Normally, home insurance policies do not cover flooding and it is important to get the additional coverage that you need to protect your home from a flood. Floods can occur as a result of hurricanes, tropical storms, heavy rains, a broken pipe or even a neighbors broken pipe.
Congress created the NFIP, the National Flood Insurance Program, in 1968 to give homeowners the opportunity to protect themselves from floods. The NFIP is available to homeowners, renters, and business owners when their community participates in the NFIP. When a community participates it is then required to adopt and enforce the ordinances that meet or exceed FEMA requirements that will reduce the risk of flooding. Find out more about the NFIP to see if the program would be beneficial for your community.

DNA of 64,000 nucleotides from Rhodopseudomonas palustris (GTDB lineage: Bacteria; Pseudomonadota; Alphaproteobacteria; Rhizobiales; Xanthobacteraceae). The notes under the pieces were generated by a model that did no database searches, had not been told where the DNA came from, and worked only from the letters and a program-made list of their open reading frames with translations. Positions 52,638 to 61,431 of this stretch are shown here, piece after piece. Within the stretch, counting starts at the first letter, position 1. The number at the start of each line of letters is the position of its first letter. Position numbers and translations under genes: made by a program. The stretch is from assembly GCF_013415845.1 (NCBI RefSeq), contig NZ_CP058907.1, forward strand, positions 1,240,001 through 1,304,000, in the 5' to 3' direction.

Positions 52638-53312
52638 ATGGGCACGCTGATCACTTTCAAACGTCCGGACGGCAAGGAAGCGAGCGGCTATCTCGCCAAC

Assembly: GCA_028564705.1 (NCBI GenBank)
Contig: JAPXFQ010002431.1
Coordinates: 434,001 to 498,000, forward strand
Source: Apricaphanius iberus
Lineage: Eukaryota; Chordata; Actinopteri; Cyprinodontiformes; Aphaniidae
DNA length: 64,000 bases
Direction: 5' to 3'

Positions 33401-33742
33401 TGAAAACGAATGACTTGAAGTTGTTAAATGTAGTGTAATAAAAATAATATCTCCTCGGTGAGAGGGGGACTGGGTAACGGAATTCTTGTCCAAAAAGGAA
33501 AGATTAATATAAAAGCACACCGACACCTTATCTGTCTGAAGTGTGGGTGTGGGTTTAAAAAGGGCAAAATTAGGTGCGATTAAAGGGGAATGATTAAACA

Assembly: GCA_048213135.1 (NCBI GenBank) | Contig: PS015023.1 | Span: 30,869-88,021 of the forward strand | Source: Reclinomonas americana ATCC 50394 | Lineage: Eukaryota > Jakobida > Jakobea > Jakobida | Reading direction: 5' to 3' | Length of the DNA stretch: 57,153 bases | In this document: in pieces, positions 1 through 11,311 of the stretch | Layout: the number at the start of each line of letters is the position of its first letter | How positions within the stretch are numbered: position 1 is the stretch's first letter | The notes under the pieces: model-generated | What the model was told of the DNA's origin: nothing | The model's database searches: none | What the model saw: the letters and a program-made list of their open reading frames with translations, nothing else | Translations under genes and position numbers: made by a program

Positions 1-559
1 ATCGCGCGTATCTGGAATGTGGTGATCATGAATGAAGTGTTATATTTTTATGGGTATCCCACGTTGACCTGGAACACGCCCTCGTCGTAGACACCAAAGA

Flood insurance will protect buildings and the contents within the buildings. Although flood insurance does not cover the land that the building occupies, it does cover the possessions within the building.
When flood claims are made, insurance companies usually reimburse in one of two ways. Commonly flood insurance coverage will provide either Replacement Cost Value (RCV) or Actual Cash Value (ACV). RCV is more common than ACV. RCV provides the cost to replace damaged property. The value is reimbursable to owners of single-family, primary residences insured to within 80% of the buildings replacement cost.
ACV is the RCV at the time of loss, minus the physical depreciation. The contents of the building are usually replaced at ACV. The personal property is almost always valued using ACV.
Our offices are conveniently located at:
5151 E Broadway Blvd Ste 100
Tucson, Arizona 85711
Content provided by FloodSmart.gov